They’re made for storing stuff but wall units can be clutter
Dear Leanne: I have acquired a previously owned home and, although I love wood, there is more in this home than I know what to do with. Every bedroom has built-in wall units in a highly varnished honey oak.
This is a bit overpowering in the kids’ rooms. First, these rooms aren’t very big. Second, these open units invite a cluttered look as toys and books spill out of the spaces. What do you suggest to make these rooms look and feel organized and spacious?
A: I have a picture of chaos and clutter happening in these rooms. Wall units are intended to minimize this problem. However, in your home, the wall units seem to be the problem.
Remember that even though they are built in, you always have the option of removing them. Wall units would not be structural supports of themselves, so they are there for esthetic purposes only.
Built-in units in bedrooms were traditionally used in home designs in the 1980s and ’90s, but they were intended to be functional. Sometimes these rooms did not have adequate closet space or a designated working area.
If you remove these units, keep in mind the function will be eliminated as well. If you do keep the units, I suggest you apply little cosmetic touches to them, so they do not become the main attraction when you enter the room.
When you are dealing with a smaller space, it is important to understand what can impact its size visually. By using a few tricks you can fool the eye to think a space is bigger than it is. The thing that makes smaller spaces feel smaller is excessive use of contrast.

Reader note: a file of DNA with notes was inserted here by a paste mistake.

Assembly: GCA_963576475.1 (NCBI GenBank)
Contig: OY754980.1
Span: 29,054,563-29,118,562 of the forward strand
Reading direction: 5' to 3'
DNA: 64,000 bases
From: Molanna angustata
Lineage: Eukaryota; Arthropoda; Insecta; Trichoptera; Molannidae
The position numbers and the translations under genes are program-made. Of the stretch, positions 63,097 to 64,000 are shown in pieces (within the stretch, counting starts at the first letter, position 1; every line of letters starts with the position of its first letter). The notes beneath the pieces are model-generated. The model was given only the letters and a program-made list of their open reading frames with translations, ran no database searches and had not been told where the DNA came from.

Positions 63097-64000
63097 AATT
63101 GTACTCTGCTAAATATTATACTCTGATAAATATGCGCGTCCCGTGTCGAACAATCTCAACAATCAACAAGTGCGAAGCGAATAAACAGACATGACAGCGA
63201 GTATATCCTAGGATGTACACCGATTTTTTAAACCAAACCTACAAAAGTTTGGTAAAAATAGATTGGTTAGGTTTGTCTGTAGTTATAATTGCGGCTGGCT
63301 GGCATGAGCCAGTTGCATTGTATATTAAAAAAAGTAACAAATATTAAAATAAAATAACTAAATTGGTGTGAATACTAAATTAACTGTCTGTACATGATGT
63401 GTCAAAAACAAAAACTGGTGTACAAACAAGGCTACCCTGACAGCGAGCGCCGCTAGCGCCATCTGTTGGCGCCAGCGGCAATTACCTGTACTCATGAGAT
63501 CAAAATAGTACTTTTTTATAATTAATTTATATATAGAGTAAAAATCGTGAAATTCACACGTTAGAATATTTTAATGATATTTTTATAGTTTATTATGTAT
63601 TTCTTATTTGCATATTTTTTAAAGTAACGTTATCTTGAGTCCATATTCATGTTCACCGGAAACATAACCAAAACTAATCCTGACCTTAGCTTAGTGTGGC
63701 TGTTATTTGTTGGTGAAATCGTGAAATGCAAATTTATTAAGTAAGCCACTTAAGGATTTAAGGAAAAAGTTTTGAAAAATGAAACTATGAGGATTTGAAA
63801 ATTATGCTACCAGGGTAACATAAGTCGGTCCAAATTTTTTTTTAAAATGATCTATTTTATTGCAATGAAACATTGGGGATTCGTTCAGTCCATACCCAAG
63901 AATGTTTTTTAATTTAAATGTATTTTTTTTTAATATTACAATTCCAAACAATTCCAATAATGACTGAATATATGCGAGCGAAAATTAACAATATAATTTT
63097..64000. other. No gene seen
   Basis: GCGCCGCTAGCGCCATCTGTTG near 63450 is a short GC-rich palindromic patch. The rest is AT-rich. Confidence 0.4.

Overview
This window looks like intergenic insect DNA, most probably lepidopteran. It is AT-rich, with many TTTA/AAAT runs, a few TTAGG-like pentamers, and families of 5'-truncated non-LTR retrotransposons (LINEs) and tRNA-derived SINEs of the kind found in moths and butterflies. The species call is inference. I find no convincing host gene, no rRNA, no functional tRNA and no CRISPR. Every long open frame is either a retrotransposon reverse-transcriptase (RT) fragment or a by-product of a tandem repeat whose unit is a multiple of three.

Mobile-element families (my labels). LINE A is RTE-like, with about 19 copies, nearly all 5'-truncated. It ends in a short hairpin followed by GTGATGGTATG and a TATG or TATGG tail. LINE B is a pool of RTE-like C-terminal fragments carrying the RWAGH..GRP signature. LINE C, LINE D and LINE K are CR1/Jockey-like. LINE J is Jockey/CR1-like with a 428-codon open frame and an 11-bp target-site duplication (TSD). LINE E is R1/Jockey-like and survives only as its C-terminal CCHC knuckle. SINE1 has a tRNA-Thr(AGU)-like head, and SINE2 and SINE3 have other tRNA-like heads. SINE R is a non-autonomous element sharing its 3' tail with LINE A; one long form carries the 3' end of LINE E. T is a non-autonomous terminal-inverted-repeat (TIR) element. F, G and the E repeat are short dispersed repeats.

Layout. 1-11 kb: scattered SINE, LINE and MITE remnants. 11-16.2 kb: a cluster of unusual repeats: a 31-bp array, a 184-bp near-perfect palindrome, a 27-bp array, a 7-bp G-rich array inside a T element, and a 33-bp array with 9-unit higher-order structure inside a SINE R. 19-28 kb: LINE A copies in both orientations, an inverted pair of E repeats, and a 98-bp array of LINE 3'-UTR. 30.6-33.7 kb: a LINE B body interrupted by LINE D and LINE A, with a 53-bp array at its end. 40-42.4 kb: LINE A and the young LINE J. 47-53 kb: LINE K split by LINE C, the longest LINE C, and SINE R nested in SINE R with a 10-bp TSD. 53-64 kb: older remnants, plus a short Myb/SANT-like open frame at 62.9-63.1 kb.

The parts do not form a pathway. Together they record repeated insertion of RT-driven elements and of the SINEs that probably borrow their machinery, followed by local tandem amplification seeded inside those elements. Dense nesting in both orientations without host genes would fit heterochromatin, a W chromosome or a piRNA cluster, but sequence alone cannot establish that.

Your wall units are doing this in two ways, through colour and busy decor. Minimize the colour effect by painting the wall units to blend into the background. In other words, paint them the same colour as your walls. This will reduce the contrast and you will see a difference immediately.
If you have swing-space and it is logical to do so, add doors to the front of the open units. Closing the world off to the contents inside the wall units will minimize your visual clutter.
If you have lots of cubicles, select a few random spaces to hold a single item. Step back from time to time to see how the display looks. If you can, incorporate colours and themes from the room onto the shelves; that way the shelving unit becomes part of the room’s balanced decor and isn’t fighting for attention.
Dear Leanne: I am deciding on the purchase of a new sofa and have found a modern, tufted style that I love but wonder if it will get dated quickly. I don’t want to be stuck with something that is so trendy it only lasts a few years.
A: No worries; tufting has been, and will continue to be around for a long time. It may appear to be trendy since it is a popular design element that is finding its way into many items.
This look was in vogue in the 1920s and ’30s. Art deco styles often incorporated tufting in furnishings — a perfect example of easy sophistication. When contemporary or modern designs are mentioned, the image evoked is that of simple, minimalistic design.
The tufting detail on a long, sleek sofa, for example, provides visual interest while staying true to classic contemporary design.
Art deco design inspires us to live a tailored, sophisticated life. Think of glamorous Hollywood.
— Canwest News Service